Have to run to class soon, but feel as if I should drop in my two cents on the politics of the Land to the South (i.e. US), since everyone is yapping about it.
I'm definitely not a fan of politics, and will not dedicate excessive keystrokes to the subject. It's all a sticky tangle of lies, self-interest masked by a false concern for the electorate, more lies, even more lies, and (with appologies to slime moulds), filthy slime. Republicans are abysmal, but the Democrats aren't far behind. Obama is what we call in Russian "проходимец" -- someone who slithers his way around any situation, usually in a dirty cheating kind of way. I won't even think about the alternative -- not a healthy way to start one's morning.
So in a way I could just say I don't care, and move on with life. Like your average exemplary citizen of a democratic society. But on the other hand... I'm innately selfish (and so are you), so there's certain issues that mean a lot to me, even to the point where I'm compelled to follow at least a little bit of the foul political sewage. One of those issues, for me, is science.
Back around the 60's, US used to be an amazing place for science and engineering. There was good science education in the compulsory school system, good universities, plenty of funding, and most imporantly, a pretty decent rapport between science and the public. People respected what science brought, and had great interest in it. Same thing on the other side of the sea in the USSR: good education, good science fuding, good public interest. Scientific advancement thrived. Religiosity was kept aside in the quiet, letting people do their jobs safe from bullshit ideologies, for the most part.
Then something happened. The public stopped caring much about science. Scientists became viewed as something of pure evil. Science education plummeted. Religion triumphed. Education eroded away further yet. We get creationists. Research funding is on a steady decline. Despite the ever-growing gap of knowledge we see before us (each scientific advancement reveals more and more of how much remains unknown), work in the field is made more and more difficult.
People feel some obscure right to impale others with their oft ill-founded moral convictions. "I believe abortion/gay marriage/stem cell research/atheism/cracker desecration is bad, therefore no one should be allowed to do it." They start demanding the government to achieve their goal of submitting everyone around the, to their own personal beliefs. They start infiltrating the government. Then we get Louisiana, with an approved stealthy creationist bill to pressure science. There's many of them. They have power. REAL power. They have money.
They have infectious memeplexes on their side.
At least the Democrats are a little itty tiny bit potentially more liberal than the Republicans, and the general agreement in the scientific community is that Obama might cut NSF funding a little bit less than his competitor. If the Republicans return to helm yet again, more money will be dumped into the pointless stupid war in Iraq in the midst of a recession at home, and science will be assaulted both in schools, and in the budget. As soon-to-be grad student, post-doc, etc within the next 15 years, with the possibility of starting my own lab eventually, some day... I'm worried. As a human who sees the dangers of dogmatic faith devoid of any self-correcting mechanism, I'm frightened.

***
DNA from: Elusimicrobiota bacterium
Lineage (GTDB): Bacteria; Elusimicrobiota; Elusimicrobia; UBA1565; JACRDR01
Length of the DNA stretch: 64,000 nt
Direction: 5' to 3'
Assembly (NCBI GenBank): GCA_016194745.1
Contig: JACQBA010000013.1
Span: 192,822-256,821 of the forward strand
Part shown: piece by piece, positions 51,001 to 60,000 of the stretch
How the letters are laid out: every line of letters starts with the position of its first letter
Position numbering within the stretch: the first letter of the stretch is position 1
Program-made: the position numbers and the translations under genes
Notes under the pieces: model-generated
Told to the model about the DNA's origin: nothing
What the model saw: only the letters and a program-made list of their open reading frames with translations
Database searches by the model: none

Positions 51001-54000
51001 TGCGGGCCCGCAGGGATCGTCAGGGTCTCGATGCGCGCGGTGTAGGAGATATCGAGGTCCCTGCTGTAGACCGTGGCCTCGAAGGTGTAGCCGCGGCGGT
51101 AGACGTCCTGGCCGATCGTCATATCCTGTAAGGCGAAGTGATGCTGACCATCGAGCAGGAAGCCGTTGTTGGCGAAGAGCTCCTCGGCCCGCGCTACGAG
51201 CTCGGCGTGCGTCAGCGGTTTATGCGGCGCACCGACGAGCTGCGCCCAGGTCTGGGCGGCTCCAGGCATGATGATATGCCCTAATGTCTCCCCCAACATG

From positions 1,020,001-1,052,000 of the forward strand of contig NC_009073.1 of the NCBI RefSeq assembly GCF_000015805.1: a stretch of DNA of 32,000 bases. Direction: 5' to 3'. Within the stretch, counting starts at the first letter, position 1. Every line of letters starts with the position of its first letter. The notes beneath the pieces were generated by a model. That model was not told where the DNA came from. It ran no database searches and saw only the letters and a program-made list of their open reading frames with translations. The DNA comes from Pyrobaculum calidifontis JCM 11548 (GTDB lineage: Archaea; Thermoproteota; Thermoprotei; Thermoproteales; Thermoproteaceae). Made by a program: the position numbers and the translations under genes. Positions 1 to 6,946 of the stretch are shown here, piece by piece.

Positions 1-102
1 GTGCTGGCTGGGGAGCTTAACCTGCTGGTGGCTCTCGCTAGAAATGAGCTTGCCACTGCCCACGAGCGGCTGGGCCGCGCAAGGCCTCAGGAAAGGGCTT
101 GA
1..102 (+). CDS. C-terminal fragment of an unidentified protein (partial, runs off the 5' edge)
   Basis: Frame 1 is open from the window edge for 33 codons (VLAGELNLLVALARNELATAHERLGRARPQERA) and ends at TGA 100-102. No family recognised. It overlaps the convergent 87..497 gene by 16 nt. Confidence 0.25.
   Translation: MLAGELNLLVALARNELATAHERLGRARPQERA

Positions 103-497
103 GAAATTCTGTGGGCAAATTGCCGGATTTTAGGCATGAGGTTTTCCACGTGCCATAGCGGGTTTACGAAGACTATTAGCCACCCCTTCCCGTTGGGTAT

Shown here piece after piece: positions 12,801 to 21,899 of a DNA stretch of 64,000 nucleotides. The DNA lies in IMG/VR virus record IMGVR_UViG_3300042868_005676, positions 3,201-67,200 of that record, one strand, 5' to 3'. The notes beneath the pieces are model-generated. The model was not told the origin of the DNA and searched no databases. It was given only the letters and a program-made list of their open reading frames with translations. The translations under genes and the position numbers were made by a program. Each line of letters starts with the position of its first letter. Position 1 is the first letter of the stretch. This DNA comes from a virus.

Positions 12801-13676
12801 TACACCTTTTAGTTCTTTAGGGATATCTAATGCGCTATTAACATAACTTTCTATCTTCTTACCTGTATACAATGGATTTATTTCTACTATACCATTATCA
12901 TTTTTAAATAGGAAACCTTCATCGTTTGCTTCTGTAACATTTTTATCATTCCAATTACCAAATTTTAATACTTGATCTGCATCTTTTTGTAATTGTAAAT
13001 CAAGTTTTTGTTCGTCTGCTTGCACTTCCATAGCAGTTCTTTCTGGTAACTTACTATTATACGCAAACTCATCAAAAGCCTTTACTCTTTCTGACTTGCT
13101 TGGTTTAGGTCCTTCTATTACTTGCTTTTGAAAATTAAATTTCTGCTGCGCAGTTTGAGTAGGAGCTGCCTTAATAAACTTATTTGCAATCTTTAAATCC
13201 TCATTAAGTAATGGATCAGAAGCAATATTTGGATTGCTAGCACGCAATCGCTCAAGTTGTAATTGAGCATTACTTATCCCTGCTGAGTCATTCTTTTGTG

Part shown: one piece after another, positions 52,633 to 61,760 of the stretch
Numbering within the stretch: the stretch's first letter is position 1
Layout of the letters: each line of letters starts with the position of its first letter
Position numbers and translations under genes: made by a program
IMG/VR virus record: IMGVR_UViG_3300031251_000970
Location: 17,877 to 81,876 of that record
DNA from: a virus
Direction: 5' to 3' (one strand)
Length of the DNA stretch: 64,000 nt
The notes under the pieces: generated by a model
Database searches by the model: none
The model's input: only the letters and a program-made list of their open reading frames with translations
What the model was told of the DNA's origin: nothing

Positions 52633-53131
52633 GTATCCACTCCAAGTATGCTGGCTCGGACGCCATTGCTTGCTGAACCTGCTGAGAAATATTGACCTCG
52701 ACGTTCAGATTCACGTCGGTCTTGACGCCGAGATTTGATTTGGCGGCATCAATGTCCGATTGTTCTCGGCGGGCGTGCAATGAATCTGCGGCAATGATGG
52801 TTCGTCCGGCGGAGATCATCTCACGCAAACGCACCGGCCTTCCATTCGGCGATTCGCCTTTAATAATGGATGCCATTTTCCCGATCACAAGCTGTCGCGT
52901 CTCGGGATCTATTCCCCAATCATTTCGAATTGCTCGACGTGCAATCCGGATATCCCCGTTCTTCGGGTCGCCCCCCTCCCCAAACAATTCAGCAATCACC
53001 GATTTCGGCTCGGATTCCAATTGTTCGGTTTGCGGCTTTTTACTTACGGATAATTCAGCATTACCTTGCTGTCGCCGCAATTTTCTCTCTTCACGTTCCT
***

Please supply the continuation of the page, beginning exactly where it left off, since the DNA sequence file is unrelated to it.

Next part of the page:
Fundamentalism is not funny. Any sort of it -- be it nationalism, political dogma, religion, some school of philosophy -- is dangerous and degrading to the collective human intellect. Yes they say amusing things, but I can't read them without feeling a mixture of fear and sadness. We find them funny -- they believe they're right. And they have power.
I've heard somewhere that the 21st century will be an era of fundamentalist conflict, both in the Christian and Muslim worlds, and also in terms of nationalism. With the vastly overgrown human population that exceeds the carrying capacity (at least that of psychological sanity), the world is growing more and more competitive and desparate. When people are desparate and threatened, they form tightly-knit groups of similar kin. Religions pray on that -- that's how the memeplexes thrive. Some clever people surface and use these factions to their own advantage, abusing the frightened people convived in their superiority. You get violence, be it ethnic or sectarian tension...or something bigger.
If those people were not united by a conviction of superiority, they would probably be substantially less receptive to arms. If the people were less threatened and desparate, they would be unwilling to fight. One doesn't need much to feel unwilling to fight -- a home, a family, some food...and general political stability. Wealth is irrelevant. We have too many destitute wanderers furious at their past. That is a volatile environment -- not to be ignored. But solving this problem requires long-term thinking -- something capitalism, at least in its Western execution, fails at. One only cares about a couple financial quarters ahead, few bother with looking beyond that.
I think a new political party is in order down south. The Rationalists. Definitely would be a hit... (not). Ah well. Time to work on counter-memeplexes to the creotard filth...
The botanical world just got a bit less colorful - Hugh Iltis RIP
3 hours ago in The Phytophactor